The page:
While the leagues will not have to change their schedules, one of the great byproducts of that previous June 1 deadline has been the longstanding system utilized by the PDL. Four matches doubled as qualification contests with the winners from the conference or division, depending on number of berths available, advancing to the tournament in what were essentially must-win matches. It created a dynamic start to the season and delivered berths on recent merit to clubs that had proven a capability to play under pressure.
That drama will very likely be lost now. With collegiate players, who make up the majority of PDL and NPSL rosters, unavailable until May 1, the same date as the proposed new deadline, the two leagues will undoubtedly resort to handing out berths based on the previous season’s performance – the exact qualifying method MLS has been using for six of eight entrants since 2007.
With the Open Cup First Round slated to now be May 15, there is still very slight hope we could see some early season drama in the PDL.
Here is what I would like to see in PDL Qualifying:
With the expansion of the amateur pool doubling to 32, it is possible the PDL’s allotment of berths will at least double based on the league’s size and success over the years, along with the off-field standards most can meet in comparison to the USASA sides. With that doubled number being 16, it would not be hard to fathom an extra two slots (18) to make it a balanced tally of two per division.
It’s easy to assign those to berths to the top two in the table from the year before, but that would basically just be the playoff teams, adding little in exchange for the loss of intrigue from the opening of the season. It would also expand the gaps between the elite sides and the others as having Open Cup berths in hand will drastically alter the player recruiting landscape throughout the league, reducing parity. The top two teams would attract better players with the allure of facing professional clubs, possibly MLS, and cement themselves as the better teams for the whole of the season, increasing the odds of finishing in the top two once again – the same cycle seen in collegiate sports.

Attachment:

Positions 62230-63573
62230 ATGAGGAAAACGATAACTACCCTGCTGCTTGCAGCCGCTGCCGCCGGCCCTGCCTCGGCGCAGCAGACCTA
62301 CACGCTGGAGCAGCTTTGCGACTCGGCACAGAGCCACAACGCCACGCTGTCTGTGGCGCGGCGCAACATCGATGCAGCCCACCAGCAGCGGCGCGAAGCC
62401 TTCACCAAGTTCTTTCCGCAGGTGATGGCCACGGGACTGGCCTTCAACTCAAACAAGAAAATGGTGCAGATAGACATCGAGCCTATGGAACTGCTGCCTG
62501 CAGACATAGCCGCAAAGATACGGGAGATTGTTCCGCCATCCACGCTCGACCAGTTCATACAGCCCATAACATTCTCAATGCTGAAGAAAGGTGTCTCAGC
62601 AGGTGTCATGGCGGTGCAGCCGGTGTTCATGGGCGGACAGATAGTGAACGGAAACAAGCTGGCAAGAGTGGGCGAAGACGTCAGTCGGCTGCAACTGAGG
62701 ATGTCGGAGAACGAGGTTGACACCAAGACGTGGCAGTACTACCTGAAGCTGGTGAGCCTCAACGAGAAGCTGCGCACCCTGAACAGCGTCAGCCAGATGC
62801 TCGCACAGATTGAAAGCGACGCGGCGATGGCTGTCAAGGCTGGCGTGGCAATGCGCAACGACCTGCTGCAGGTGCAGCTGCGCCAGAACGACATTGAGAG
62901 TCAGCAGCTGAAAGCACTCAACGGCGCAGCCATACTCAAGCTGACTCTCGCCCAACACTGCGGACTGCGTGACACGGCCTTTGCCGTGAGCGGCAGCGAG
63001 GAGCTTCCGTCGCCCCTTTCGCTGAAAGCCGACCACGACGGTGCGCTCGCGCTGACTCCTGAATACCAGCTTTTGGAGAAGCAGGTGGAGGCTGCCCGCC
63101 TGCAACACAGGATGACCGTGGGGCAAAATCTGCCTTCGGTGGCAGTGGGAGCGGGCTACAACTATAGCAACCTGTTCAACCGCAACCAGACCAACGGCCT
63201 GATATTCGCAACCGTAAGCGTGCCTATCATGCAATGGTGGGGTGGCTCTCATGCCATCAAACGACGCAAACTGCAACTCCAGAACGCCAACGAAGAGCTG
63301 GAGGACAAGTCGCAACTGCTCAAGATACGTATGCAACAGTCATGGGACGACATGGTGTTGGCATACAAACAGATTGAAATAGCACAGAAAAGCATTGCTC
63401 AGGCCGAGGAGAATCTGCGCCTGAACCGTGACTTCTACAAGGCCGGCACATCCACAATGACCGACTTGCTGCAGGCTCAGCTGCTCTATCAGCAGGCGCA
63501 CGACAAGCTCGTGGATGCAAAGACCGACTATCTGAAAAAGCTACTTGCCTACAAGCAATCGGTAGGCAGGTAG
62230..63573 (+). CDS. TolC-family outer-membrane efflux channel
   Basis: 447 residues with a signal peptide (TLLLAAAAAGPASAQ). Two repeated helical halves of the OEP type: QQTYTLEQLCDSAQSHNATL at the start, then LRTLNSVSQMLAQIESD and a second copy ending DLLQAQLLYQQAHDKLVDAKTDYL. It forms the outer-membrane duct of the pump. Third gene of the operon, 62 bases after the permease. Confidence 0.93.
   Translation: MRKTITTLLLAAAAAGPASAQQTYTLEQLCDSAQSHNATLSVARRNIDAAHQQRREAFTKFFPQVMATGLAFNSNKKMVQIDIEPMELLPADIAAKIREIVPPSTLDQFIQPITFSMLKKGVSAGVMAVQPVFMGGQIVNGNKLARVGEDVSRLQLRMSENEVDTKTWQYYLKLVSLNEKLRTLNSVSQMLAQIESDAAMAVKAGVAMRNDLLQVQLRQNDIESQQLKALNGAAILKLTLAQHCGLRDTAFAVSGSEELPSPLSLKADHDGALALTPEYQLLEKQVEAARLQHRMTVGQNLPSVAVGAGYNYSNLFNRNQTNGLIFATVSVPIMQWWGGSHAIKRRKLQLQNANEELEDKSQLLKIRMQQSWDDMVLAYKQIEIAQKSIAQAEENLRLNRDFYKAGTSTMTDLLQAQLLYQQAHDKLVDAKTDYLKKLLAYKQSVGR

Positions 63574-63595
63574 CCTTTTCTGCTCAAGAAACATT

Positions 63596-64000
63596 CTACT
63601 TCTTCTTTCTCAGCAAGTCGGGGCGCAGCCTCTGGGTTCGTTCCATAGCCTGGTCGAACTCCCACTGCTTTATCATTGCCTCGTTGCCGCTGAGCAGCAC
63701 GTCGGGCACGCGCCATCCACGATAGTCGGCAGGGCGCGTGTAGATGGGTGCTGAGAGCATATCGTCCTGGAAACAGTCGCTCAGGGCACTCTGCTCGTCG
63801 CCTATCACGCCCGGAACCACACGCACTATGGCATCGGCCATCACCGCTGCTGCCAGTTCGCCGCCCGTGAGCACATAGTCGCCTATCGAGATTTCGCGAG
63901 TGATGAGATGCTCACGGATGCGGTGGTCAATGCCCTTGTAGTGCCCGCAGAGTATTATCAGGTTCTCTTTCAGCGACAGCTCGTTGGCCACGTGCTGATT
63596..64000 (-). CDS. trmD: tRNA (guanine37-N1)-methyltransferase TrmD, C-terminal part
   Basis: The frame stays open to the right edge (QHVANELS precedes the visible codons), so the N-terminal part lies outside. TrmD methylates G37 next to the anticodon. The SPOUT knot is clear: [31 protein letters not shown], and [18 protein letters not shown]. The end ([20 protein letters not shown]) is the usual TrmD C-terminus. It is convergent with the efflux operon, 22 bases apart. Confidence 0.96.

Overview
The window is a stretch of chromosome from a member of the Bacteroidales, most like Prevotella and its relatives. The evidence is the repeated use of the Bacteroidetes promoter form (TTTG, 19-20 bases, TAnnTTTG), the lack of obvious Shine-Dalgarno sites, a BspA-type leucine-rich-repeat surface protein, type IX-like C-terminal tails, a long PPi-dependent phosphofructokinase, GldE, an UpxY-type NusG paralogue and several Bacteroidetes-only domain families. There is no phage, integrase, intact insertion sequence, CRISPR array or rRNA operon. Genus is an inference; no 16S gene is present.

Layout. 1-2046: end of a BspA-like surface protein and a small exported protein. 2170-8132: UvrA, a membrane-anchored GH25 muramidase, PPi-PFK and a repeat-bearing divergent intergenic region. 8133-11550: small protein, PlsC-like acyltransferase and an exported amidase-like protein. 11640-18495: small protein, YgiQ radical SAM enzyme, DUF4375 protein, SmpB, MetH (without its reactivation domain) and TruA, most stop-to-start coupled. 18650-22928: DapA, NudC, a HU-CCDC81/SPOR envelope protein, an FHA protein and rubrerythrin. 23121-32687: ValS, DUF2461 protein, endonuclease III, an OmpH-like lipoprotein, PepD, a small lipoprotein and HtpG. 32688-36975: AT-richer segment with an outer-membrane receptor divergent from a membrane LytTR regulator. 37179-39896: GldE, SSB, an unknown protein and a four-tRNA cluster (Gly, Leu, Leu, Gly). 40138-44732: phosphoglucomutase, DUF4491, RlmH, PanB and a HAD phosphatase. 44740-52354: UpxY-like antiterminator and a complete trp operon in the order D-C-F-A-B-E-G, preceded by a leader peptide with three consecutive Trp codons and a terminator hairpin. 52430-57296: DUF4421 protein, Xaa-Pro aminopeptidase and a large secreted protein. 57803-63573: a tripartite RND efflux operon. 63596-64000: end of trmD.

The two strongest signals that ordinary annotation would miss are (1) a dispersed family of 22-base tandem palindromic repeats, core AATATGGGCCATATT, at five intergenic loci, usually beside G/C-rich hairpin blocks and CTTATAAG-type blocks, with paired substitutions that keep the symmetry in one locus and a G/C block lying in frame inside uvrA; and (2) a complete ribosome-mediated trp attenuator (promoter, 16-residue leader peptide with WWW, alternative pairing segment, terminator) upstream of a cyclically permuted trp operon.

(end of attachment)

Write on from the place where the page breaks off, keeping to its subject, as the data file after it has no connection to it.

One of the longstanding issues in the PDL has been increasing the depth of the playoff chase within divisions beyond the top two or three teams in the final weeks. The Open Cup berths could be the answer
If USL could get an exemption from US Soccer to hold a special Qualification Match Window of May 1-4 (Tue-Fri), the league could expand the qualification pool to four per division and hold playoff matches with at least 11 days to spare before the First Round. The First Round scenarios would still be fully known and prepared for as the division champions play the fourth seed while the second and third seeds square off in the other match. With those seeds and matchups predetermined, the league can easily arrange the matches as part of the league schedule, doubling them up as they have before, or add them in as special independent contests.
The most important thing is that it would expand the late-season intrigue from the usual depth of 2-3 teams to 4-6, in some instances keeping nearly the entire division in competition at the close of the campaign. It would keep a taste of the early-season drama in the league’s profile, and would also serve as a filter to ensure the teams entering the tournament have some recent merit to there resume – an important element considering the high amount of player turnover in the PDL from the close of the previous season nine months prior.